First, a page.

Investigating and implementing change within the primary health care nursing team
Galvin, KT, Andrewes, C, Jackson, D, Cheesman, S, Fudge, T, Ferris, R & Graham, IW 1999, 'Investigating and implementing change within the primary health care nursing team', Journal of Advanced Nursing, vol.30, no. 1, pp. 238-247.
The publisher's version of this article is available at http://dx.doi.org/10.1046/j.1365-2648.1999.01069.x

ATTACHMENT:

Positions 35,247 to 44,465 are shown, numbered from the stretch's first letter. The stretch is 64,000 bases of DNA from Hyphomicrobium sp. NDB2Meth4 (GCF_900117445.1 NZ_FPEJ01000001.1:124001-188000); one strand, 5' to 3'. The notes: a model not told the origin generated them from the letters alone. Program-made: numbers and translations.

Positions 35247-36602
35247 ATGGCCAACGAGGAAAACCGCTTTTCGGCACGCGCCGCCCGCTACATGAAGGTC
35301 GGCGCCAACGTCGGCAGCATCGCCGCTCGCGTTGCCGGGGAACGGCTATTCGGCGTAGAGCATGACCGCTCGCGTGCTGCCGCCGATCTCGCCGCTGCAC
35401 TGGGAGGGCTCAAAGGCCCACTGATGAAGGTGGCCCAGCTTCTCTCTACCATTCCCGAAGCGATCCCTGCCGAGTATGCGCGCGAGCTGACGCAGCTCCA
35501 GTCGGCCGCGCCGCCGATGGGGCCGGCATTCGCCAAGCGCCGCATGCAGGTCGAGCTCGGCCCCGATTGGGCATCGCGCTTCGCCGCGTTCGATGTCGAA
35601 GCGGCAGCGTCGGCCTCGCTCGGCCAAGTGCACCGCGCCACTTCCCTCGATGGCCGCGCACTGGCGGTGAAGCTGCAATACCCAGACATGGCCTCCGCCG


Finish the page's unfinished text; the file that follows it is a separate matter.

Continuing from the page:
Primary care is developing rapidly with significant impacts on the nursing team. Such changes have brought inter-professional team-working into sharper focus, particularly community care and collaborative working. This paper: examines the nursing roles within a general practice; describes the perspectives of service users; identifies areas of change; clarifies core and specialist skills; defines new roles among the primary health care nursing team; proposes a new model of working; and identifies appropriate education. The project was set in a general practice in south-west England and used an action research methodology. The objectives were to create a change in practice and to develop and refine existing theory to underpin nursing roles. Throughout the research regular team meetings allowed reflection and discussion about research findings and progress. Data were collected from multiple sources, including team workshops, patient focus group interviews, and individual interviews with GPs, practice managers and area managers. Reflective diaries and a patient survey were also used. The analysis of the quantitative and qualitative data collected from patients formed a basis for practice development and facilitated the team's reflection on the areas of change. Overall high satisfaction with services and care was expressed in the patient interviews and the questionnaire. The themes from the data highlighted areas important for patients and helped in shaping the new roles and responsibilities for team members. Regarding the team perspective, the data indicated many areas that could be considered for development. The community nursing team decided to concentrate on three key areas: child health, leg ulcer management, and cardiovascular health. The research concludes that action research presents some problems and challenges but is a useful approach to developing team-working in primary health care.